The University System’s mission is to create a more educated Georgia. Census data from 2016 indicate that 39.1 percent of young adults (ages 25-34) and nearly 40 percent of all working age adults (age 25-64) possess at least an associate’s degree.  Twenty-one percent of working age Georgians—well over a million—indicate that they have some college, but no degree.  Georgia’s young adult population has educational attainment levels above the national average for associate degrees and higher, but across the working age population, the situation is reversed, with working age Georgians falling behind the national average. See Figure3.

Georgia’s educational attainment rates have improved over the past five years, due in part to degree conferrals at all levels rising by 18 percent since the 2011 Academic Year.  In order to reach the CCG goals for higher education completions by 2025, the state must graduate an additional 3% of students annually, over and above previous years. While the state has been able to exceed its goals for degree production since the announcement of the CCG initiative in 2011-2012, demographic and economic trends underscore the significant work still needed to maintain the state’s momentum. Enrollments, which swelled during the recession, declined as the economy recovered, most especially among non-traditional students.  The shift in enrollment patterns reinforces the importance of student persistence and retention to meeting the state’s overall attainment goals. The figure below provides a view of degree production by sector from 2012 to 2017 compared to the 2009 baseline and CCG goal.  

Students are increasingly turning to online and hybrid learning models to advance and accelerate progress toward their degrees.  Institutions across the System have a variety of strategies related to this work, some directed independently, others in coordination with eCore, the University System’s collaborative online learning environment. As a statewide initiative, eCore is instrumental in taking important steps toward identifying and serving targeted populations and partnering with other collaboratives to create seamless pathways by increasing the array of online options.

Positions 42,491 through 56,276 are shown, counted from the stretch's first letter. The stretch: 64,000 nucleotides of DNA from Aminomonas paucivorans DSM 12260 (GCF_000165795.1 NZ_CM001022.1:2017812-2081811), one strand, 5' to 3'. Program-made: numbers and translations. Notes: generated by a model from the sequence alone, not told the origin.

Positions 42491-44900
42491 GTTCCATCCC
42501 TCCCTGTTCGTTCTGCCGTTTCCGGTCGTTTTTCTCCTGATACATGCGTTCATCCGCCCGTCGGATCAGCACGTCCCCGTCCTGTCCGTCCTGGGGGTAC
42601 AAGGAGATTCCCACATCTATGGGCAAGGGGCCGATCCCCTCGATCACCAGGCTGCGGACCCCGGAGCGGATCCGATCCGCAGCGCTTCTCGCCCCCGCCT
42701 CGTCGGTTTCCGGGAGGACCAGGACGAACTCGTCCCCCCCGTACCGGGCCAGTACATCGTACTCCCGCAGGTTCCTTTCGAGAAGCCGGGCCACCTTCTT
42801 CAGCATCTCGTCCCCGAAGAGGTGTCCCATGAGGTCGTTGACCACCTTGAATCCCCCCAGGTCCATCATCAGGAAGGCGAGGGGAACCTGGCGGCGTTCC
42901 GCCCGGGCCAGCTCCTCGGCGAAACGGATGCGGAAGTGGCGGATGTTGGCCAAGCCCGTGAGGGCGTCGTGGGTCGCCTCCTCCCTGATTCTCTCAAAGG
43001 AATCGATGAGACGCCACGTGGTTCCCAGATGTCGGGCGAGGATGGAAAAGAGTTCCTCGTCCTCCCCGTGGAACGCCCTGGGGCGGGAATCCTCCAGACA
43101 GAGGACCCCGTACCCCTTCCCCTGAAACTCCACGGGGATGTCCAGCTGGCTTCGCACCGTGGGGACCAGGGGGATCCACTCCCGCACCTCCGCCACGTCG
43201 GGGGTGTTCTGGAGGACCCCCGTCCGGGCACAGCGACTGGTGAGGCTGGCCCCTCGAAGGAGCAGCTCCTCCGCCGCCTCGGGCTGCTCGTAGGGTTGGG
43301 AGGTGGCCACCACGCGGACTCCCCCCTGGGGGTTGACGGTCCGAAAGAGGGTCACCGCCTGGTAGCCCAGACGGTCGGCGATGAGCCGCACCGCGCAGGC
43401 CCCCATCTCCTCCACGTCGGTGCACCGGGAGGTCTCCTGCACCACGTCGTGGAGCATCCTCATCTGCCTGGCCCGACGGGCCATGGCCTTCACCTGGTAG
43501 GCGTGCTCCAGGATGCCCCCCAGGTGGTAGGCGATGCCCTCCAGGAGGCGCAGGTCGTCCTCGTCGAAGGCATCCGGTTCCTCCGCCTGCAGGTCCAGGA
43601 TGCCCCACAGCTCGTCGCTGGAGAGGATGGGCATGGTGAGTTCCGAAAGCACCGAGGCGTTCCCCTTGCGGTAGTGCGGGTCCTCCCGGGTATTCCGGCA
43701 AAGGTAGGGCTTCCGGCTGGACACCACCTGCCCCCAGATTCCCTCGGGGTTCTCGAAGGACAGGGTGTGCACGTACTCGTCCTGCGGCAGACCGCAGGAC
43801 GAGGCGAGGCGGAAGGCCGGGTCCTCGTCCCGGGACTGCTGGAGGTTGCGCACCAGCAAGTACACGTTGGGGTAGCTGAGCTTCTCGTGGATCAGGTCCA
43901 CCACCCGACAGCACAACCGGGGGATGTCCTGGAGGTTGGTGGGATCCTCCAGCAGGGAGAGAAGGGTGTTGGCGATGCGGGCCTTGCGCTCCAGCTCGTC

The eCore program has an important role in the Complete College Georgia plan to accelerate the number of college graduates in the upcoming years. As a USG collaborative, eCore is dedicated to acknowledging and addressing economic realities while focusing on the creation of a student culture of connection and quality. eCore provides accessible, flexible, and affordable higher education course options that support CCG initiatives. Finally, eCore relieves class-scheduling conflicts by increasing institutional core course capacity. eCore offers adult learners, with family and job responsibilities, flexible options for higher education attainment.  In addition to eCore, institutions offer online courses as well, extending the online learning ecosystem considerably. 

In 2016, undergraduate enrollment exceeded 65,000 students, the vast majority of whom enroll in a mix of online and in person courses.  Growth in online course taking has been dramatic, with more than 50,000 students taking at least one course online in 2016. 

Completion Goals, High Impact Strategies and Activities

Ongoing work

Proactive Advising

Advising is the critical point of contact between students and the institution.  Robust advising systems can take many forms, including “all professional,” “all faculty,” and “blended advising.”  Advisors connect students with the often complex structure and policies of higher education, and are especially critical for the success of first generation, low income, and adult learners for whom college poses special challenges.